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The King and I Dance Party PDF Print E-mail

PRODUCTION: Dancing with the King and I

Featured on the Rachael Ray Show!

We will find any reason to have Thai food and the "King and I" always delivers with a  film with great party elements (exotic location, great characters, great music and great story).  A remastered DVD is available of the Yul Brynner/Deborah Kerr classic in a single and in a multi-pack of Rodgers and Hammerstein classics.

Set: It's good to be King and especially the King of Siam. You can decorate your basement or dining room as the King's Palace. Leslie scoured the fabric stores for bolt end materials that resemble silk and covered our curtains with puffy drapes (she used bubble wrap to make the drapes bulge!). Dollar stores have great inexpensive wood carvings and masks to suggest an Asian decor. And, asking our friends to bring urns, vases and other knick knacks, we had a pretty impressive Palace of the King. Use yellow gels on your lamps and dim the lights down to give a glowing appearance to the dining room setting.



Costumes: Every guy wants to be the King and costumes are easy. Take a pair of silk pajamas and rubber band the pant legs at mid calf. A simple sash of material makes the costume complete. If shaving your head is not an option, there's always the bald skull cap wig from the party store! Now ladies, they have a host of characters to choose from. For Anna, vintage stores have old gowns and wedding dresses that can be "hooped" out. Guests can also wear Chinese dresses or robes as one of the Kings many wives. Remember that your set lighting will make everything look great.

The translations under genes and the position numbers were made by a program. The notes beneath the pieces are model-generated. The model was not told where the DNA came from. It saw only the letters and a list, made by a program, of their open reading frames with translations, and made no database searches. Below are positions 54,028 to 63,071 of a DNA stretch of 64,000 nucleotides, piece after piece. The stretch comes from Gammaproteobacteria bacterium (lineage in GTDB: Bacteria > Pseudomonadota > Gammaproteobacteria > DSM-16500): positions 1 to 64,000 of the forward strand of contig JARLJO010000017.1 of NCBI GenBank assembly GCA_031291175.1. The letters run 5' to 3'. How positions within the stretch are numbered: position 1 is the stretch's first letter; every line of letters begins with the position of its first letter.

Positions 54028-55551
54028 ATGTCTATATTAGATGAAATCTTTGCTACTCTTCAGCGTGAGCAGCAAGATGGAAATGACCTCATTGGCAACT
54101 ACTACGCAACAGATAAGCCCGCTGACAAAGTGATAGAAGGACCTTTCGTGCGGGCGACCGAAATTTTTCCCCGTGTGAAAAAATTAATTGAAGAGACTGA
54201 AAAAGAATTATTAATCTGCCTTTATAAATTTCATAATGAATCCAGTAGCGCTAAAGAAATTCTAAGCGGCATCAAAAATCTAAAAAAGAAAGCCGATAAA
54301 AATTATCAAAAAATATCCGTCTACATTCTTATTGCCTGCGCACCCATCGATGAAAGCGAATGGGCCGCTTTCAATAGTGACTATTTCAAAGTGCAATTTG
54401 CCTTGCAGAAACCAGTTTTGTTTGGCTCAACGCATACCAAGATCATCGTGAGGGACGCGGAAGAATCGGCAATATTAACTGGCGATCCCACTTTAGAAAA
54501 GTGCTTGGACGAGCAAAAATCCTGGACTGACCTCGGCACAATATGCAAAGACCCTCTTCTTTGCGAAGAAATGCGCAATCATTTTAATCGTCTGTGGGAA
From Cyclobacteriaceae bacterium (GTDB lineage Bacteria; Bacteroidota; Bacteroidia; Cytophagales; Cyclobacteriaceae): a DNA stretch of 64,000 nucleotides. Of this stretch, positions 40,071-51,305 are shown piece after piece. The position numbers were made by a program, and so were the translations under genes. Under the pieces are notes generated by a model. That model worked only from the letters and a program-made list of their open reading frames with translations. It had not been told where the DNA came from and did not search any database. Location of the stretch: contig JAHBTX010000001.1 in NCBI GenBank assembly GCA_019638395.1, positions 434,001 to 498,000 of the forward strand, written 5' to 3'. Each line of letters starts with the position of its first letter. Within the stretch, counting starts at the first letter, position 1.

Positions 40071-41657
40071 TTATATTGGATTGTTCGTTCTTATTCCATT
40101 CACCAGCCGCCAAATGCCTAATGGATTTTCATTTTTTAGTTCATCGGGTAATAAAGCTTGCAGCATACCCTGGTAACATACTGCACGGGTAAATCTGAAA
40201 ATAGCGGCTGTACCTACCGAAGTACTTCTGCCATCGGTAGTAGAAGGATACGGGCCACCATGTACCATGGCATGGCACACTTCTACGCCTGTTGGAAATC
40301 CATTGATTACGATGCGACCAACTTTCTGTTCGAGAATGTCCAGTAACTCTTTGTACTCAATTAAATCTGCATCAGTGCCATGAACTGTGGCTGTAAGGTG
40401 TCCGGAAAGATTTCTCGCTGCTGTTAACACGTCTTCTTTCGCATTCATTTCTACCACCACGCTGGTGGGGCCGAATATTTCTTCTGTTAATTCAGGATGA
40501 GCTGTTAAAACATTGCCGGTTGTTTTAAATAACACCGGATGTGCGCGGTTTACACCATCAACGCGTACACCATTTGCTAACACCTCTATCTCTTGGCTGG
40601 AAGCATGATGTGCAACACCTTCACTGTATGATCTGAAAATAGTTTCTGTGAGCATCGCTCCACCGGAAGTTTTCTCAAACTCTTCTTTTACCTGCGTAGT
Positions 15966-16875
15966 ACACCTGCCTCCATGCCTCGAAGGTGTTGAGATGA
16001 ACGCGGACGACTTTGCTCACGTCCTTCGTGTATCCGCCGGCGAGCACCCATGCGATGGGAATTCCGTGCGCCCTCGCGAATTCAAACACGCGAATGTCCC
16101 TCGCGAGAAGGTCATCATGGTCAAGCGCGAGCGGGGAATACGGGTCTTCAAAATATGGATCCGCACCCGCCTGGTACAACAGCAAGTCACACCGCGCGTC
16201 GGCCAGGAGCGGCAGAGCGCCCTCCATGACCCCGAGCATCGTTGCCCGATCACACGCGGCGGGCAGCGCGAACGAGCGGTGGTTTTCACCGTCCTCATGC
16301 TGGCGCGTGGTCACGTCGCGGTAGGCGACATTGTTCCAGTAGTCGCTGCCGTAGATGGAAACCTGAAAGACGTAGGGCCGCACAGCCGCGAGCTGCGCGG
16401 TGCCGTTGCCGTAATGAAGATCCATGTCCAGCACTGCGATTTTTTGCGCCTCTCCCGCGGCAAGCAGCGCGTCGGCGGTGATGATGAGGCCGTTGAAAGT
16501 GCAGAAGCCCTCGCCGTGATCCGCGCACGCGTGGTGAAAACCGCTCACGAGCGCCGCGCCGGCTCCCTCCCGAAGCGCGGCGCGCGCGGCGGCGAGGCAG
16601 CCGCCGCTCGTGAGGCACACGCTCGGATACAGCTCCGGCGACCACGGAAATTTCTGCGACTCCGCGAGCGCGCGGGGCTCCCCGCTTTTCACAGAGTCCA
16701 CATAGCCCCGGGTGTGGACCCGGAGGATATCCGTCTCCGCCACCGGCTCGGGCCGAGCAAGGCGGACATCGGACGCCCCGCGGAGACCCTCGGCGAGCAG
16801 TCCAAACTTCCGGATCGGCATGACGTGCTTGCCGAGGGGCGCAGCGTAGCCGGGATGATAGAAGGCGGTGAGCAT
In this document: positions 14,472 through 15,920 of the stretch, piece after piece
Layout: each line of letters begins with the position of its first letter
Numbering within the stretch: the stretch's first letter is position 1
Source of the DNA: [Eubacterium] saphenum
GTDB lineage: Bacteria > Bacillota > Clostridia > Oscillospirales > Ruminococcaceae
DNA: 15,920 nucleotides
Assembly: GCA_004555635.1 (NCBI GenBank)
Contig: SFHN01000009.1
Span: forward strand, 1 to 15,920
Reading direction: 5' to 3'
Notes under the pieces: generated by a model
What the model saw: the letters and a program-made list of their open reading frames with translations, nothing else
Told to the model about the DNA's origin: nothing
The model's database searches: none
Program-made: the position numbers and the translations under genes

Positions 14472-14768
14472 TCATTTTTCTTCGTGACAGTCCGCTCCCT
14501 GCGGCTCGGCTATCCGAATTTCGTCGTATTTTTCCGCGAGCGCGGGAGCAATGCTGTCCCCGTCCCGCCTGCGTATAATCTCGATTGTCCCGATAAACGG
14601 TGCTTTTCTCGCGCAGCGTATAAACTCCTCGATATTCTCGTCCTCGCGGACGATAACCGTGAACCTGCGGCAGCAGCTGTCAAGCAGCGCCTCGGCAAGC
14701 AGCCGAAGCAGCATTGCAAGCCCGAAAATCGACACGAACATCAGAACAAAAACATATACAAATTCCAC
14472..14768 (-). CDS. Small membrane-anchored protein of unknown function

Catering:  Cooking Thai can be a challenge for the chefs in your group that have not tried to prepare Asian dishes. A simple Chicken Satay is very easy to make and can serve an entire Thai army with little preparation.  In the ethnic food aisle of your supermarkets, you can find many pre-made items and mixes as well as simple recipes.